parations made by the Task Force
Committee will aid in producing a
"document that will be accepted
by the people."
Prof. Lamb, who is also'director
of the Michigan Citizenship
Clearing House said that the con-
vention is a "great chance ; to
restorensomething to state gov-
"The success of the constitu-
tional convention depends on the
involvement of the public."
Have Important Role
In this task the Young Repub-
licans have an important role to
play, he said, since public interest
and understanding of the conven-
tion will evolve through their as-
A successful convention will
help "the Republican party to lead-
its way out of the wildnerness"
and back to the position of the
state's,majority party, he claimed.
"The Constitutional Convention is
a chance to get Michigan moving
Hatcher To Speakt
stanza, one coming on Ken'
Tureaud's 92-yd. scamper with
an intercepted pass, piled up a
29-0 margin with a quarter to
UCLA picked 'up its lone score
against the Michigan reserves late
in the final period after tailback
Rob Smith had rambled 41 yards
to the Michigan 19 on a fake punt
play. Mitch Dimkich went over
from the one.
Tough Defense '
Like last year's opener against
Oregon which went to the Wol-
verines,. 21-0, it was the Michi-
gan -defense that made the differ-
Time. after time the fired up
Wolverines blasted into and over
the touted single wing -'blocking
of UCLA to mess up sweeps'; and
spill Bruin backs for huge losses.
Only late in the game against the
Michigan reserves w e r e the
UCLAns able to mount any sem-
blance of an offense, and even.
then not very effectively.
The die was cast on the second
play of the game when Michigan's
right side chased Bruin tailback
Bobby Smith bak to his five yard
line and then forced a fumble.
Smith eventually wound up with
the ball on the three, but UCLA
never recovered from the initial
Keith Jensen's short, third
down quick kick was returned by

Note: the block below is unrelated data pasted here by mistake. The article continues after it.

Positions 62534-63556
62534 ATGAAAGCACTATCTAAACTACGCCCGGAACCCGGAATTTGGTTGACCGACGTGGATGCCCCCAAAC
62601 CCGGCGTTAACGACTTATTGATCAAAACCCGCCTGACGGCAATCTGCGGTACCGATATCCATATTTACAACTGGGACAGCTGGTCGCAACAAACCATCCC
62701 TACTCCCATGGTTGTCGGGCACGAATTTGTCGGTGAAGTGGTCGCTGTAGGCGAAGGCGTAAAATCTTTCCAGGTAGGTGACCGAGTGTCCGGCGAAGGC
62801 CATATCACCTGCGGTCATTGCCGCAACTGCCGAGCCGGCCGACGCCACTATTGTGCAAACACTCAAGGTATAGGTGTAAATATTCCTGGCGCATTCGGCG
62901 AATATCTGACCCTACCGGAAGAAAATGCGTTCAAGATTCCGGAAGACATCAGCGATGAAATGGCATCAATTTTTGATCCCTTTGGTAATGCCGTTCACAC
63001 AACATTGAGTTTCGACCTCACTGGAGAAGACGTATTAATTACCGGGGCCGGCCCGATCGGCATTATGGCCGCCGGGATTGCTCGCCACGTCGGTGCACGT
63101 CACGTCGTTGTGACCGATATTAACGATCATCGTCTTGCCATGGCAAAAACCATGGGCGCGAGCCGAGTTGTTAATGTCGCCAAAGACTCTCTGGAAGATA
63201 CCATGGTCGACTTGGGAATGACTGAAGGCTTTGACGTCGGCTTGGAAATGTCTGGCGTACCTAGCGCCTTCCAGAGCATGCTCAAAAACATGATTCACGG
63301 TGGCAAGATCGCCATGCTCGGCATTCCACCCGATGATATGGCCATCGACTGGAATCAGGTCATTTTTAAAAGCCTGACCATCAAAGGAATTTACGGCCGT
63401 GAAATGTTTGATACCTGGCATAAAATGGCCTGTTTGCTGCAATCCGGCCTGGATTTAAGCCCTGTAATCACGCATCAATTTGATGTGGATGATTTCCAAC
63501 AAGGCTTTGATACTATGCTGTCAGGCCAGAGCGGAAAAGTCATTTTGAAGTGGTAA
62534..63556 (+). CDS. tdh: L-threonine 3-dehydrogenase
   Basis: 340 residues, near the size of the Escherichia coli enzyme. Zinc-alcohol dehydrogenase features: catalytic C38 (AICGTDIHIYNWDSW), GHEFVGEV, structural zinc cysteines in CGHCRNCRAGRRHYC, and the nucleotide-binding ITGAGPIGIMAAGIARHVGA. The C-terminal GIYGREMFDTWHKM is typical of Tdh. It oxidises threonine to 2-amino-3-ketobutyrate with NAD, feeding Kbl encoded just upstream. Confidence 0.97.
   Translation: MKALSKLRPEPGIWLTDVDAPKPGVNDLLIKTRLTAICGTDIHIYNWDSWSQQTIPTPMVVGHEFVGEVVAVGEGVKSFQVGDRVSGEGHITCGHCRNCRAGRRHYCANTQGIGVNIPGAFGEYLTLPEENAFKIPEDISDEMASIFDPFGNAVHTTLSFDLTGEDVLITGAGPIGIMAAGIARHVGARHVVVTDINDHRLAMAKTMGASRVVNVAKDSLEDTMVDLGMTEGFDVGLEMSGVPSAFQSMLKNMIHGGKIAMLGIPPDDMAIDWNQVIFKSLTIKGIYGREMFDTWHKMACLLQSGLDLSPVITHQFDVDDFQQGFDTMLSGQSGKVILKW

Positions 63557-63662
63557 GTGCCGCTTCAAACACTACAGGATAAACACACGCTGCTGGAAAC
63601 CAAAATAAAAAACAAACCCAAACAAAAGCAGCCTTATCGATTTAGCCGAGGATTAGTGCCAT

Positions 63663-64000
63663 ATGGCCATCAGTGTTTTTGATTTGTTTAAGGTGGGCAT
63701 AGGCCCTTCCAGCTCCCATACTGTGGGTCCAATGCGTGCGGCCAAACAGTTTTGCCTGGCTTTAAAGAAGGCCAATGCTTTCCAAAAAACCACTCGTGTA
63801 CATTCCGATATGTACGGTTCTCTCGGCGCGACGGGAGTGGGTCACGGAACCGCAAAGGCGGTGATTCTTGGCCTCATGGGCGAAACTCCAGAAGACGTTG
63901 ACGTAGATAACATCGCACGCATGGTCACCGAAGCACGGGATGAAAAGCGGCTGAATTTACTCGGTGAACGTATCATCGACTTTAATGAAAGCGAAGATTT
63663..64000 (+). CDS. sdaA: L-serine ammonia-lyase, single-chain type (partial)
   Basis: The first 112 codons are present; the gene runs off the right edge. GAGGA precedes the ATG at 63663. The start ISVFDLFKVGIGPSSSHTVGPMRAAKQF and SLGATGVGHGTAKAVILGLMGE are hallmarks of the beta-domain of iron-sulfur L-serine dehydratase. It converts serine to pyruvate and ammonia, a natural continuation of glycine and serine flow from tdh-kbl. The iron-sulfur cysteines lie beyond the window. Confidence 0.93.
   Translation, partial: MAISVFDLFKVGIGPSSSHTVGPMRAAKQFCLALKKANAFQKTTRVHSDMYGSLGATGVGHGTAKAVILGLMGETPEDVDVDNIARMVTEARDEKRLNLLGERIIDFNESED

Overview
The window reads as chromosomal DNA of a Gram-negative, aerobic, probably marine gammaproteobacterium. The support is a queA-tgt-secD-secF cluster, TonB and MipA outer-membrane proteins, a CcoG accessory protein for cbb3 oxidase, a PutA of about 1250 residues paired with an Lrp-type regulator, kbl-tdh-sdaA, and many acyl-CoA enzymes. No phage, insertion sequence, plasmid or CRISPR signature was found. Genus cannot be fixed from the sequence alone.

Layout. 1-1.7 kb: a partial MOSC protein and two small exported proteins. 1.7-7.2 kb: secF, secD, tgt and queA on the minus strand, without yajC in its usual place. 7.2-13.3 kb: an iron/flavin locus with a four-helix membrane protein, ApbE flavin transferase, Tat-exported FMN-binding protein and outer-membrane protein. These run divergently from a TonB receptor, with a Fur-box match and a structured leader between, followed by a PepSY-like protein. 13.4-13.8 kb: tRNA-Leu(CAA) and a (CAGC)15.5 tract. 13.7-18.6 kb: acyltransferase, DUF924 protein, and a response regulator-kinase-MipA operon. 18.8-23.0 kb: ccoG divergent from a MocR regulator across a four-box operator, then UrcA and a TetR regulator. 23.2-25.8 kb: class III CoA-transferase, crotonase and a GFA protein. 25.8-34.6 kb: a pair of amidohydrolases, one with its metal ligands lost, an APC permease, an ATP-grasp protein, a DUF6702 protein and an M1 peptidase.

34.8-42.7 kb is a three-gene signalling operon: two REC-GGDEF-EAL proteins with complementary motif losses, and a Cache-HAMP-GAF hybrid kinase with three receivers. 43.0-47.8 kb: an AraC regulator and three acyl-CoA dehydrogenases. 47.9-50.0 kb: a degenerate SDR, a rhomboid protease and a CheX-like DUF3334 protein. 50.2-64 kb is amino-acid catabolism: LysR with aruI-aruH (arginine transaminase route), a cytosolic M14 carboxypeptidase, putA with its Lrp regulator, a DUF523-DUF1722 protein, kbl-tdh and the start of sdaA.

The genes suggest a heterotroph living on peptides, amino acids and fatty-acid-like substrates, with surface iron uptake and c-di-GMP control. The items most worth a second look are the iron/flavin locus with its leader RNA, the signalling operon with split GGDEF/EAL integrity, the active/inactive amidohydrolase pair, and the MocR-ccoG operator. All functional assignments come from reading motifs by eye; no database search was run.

Bennie McRae to the UCLA 381
and Michigan was off 'and run-
With quarterback Dave Glinka
mixing his plays beautifully, the
Wolverines struck paydirt in sev-
McRae, Dave Raimey, and Bill
Tunnicliff alternated to the one
where Tunnicliff bulled over for
the score. Bickle's placement was
perfect and Michigan led, 7-0.
Stalled in their next drive by a
holding penalty, the Wolverines
got their first big break when
Ken Tureaud covered Bobby
Smith's fumble of Joe O'Don-
nell's punt on the UCLA 26.
See WOLVERINE, Page 7
WASHINGTON (i) - One rea-
son the Kennedy administration
avoided all-out mobilization in
the Berlin crisis was concern that
such drastic action might jolt
the Russians into unleashing an
attack, high government officials
They indicated United States
leaders .felt there was a risk the
Russians might interpret an im-
mediate, full-scale buildup as a
sign the United States planned a
strike, and that the Soviets might
then try to get in a first blow.
"We still have a great mobiliza-
tion capability beyond what we
have already," one official said.
This country has been under-
taking a deliberately paced
strengthening of its conventional
military power over the past two
months. Administration officials
have been grasping every oppor-
tunity to underscore United States
intentions to stand firm in Berlin.
At the same time, they have
sought to avoid any show of bel-
Officials made it plain the
buildup is not intended to be
temporary - that United States
armed forces are to be kept, at
a high level of readiness and
strength for an indefinite period
to cope with expected challenges
elsewhere than in Berlin.
In explaining the reasons for
less than all-out mobilization at
this time, one official said "we
are not expanding with the firm
expectation of going to war over
Berlin - at least not yet."
He said the government is look-
ing beyond to "our basic .contest
Fraternity Men Prepare
For Start. of Fall Rs
As formal rush begins today Interfraternity. Council President
Robert Peterson, '62, advises all' rushees "to take advantage of the
rush counselors available to them."
The rush counselors, open 2-5 p.m. weekdays in Room 3-C of
Michigan Union are fraternity men temporarily "dissafiliated" from
their fraternities who give objective advice.
Peterson also noted that it is not necessary to have registered
in order to rush any of the 43 campus fraternities today. Sign-ups
continue through Tuesday after-o
noon in the lobby of the Michigan
He als ~urged all students who
have not yet rushed to do so.
It would be to the advantage of
freshmen who ado not intend to
pledge this semester to rush and
"take a look at the system," he!
The schedule for formal rush